(Please also consult your internal counsel and data privacy officer for how your company should approach GDPR (General Data Protection Regulation)).
While there are several strict laws of data privacy throughout the globe to include countries like Canada, Australia, and China, GDPR is a European-wide framework that is the strictest treatment of data globally and is consistent pan Europe effective May 25, 2018. GDPR enforces accountability for ANY company selling or marketing into Europe and emphasizes the collection and processing of data. This law impacts all companies, and their sales’ and marketers’ communication.
If you are a company considering implementing GDPR, there are several business advantages to following this law:
- With clean, opt in data, better chance of demonstrating meaningful metrics internally
- Improved targeting for selling and nurturing purposes
- Less infrastructure carrying cost on dead contacts or contacts that have no conversion chance
- By following the law, there is no 4% penalty on global revenues that could be assessed
There are several elements of GDPR legally to abide by, but the two largest concerns are making sure that Individuals give consent to data use and that the 3rd party has a legitimate interest, this link shows examples of the definition of legitimate interest.
Tips for planning for GDPR:
- A plan should be put in place around the collection and storage of information that can identify the person, such as IP address, first name, last name, mobile numbers, and phone numbers among other information.
- The company itself is accountable for GDPR compliance regardless of whether the data was sourced by a 3rd party or not, so it’s important to understand how data is collected and how it is processed.
- It is critical that the marketer think through opt-in procedures, updates preference centers, and ensures sure that sales and marketing systems are properly processing data consistent with this new law.
- The law also includes unstructured data – for example, an email that is sent from Outlook must ensure that the individual receiving the email has consented to receiving information.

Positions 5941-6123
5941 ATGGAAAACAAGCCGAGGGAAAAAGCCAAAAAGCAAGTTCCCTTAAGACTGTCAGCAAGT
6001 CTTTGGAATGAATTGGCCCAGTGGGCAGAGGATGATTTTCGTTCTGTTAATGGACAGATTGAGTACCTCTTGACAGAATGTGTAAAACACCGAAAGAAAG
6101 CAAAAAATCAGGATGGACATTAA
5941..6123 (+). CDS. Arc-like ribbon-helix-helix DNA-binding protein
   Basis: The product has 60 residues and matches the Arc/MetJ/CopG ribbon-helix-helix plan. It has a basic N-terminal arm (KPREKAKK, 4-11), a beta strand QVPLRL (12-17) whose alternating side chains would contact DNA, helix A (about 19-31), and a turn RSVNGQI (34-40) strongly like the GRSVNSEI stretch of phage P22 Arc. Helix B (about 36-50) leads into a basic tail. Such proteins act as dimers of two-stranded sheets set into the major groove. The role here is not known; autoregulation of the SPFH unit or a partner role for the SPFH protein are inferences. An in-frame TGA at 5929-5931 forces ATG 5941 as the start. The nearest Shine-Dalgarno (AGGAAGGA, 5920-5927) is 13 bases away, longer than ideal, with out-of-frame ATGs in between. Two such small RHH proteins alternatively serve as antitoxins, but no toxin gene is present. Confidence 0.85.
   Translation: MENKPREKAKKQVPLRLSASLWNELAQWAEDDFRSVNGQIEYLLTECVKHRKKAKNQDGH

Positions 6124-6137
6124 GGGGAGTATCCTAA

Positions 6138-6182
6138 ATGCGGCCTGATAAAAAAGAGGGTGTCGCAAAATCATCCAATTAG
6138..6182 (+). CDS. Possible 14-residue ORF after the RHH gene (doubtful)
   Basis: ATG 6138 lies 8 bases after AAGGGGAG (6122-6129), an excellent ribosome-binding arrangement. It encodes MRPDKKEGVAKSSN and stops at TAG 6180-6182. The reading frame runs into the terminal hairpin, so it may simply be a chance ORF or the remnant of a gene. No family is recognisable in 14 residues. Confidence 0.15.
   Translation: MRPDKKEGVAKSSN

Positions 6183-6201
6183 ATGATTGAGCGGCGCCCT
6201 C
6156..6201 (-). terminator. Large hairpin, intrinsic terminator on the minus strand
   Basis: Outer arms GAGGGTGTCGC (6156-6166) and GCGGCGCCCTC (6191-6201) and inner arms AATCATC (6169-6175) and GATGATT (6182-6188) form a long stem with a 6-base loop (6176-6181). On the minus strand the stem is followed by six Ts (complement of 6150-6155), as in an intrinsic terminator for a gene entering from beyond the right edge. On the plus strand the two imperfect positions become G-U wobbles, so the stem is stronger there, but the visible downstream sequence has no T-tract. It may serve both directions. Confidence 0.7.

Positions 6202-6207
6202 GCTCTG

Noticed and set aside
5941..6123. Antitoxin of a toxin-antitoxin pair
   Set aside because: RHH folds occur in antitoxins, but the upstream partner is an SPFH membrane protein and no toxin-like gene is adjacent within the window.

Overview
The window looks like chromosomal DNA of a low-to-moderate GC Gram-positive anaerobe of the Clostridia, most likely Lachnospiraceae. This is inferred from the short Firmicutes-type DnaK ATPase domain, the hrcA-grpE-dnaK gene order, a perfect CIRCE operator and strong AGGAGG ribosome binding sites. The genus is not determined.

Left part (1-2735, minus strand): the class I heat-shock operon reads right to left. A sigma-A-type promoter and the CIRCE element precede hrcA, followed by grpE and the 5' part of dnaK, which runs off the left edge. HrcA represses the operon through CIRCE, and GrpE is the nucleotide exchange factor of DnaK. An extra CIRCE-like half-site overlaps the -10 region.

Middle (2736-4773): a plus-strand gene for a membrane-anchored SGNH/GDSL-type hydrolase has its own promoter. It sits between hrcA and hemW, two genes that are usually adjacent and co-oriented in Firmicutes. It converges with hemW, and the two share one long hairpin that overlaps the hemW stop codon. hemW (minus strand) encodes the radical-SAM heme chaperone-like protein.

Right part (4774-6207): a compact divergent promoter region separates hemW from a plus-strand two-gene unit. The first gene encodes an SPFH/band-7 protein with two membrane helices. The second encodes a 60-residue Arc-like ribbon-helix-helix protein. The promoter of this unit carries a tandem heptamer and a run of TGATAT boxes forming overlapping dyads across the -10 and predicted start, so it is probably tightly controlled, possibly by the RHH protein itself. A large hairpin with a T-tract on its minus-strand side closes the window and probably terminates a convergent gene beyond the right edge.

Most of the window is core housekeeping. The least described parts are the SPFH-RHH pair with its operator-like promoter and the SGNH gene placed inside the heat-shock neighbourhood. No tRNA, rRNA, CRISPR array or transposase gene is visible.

- A double opt in email approach is highly recommended as best in class way of ensuring clean data practices and is more likely found in a marketing automation system than in that of a sales automation system.
- Data input from 3rd party sources, whether purchased lists or through trade show uploads require specialized treatment from a data governance perspective.
- Consider a double opt in approach for all events, as an example of this special data governance treatment.
- Some sales technologies enable phone calls to be recorded and collected. Explicit consent will be required to record phone calls. You should clearly communicate to customers why their data is being requested for collection and how you intend to use it in any future activities.
- Other outbound phone calls must not be listed on a ‘do not call list.’ Other calls must give explicit permission for follow up communication to occur.
- Lastly, it is important that all tools are in compliance to governance – which would include sales automation tools (Outreach, Salesloft, etc.) as well as marketing automation tools. Marketers, make sure your sales team is compliant with their email automation tools.
The future around e-privacy and cookies is likely the next law to come out next. It is an exciting time to be in Sales and Marketing in 2018!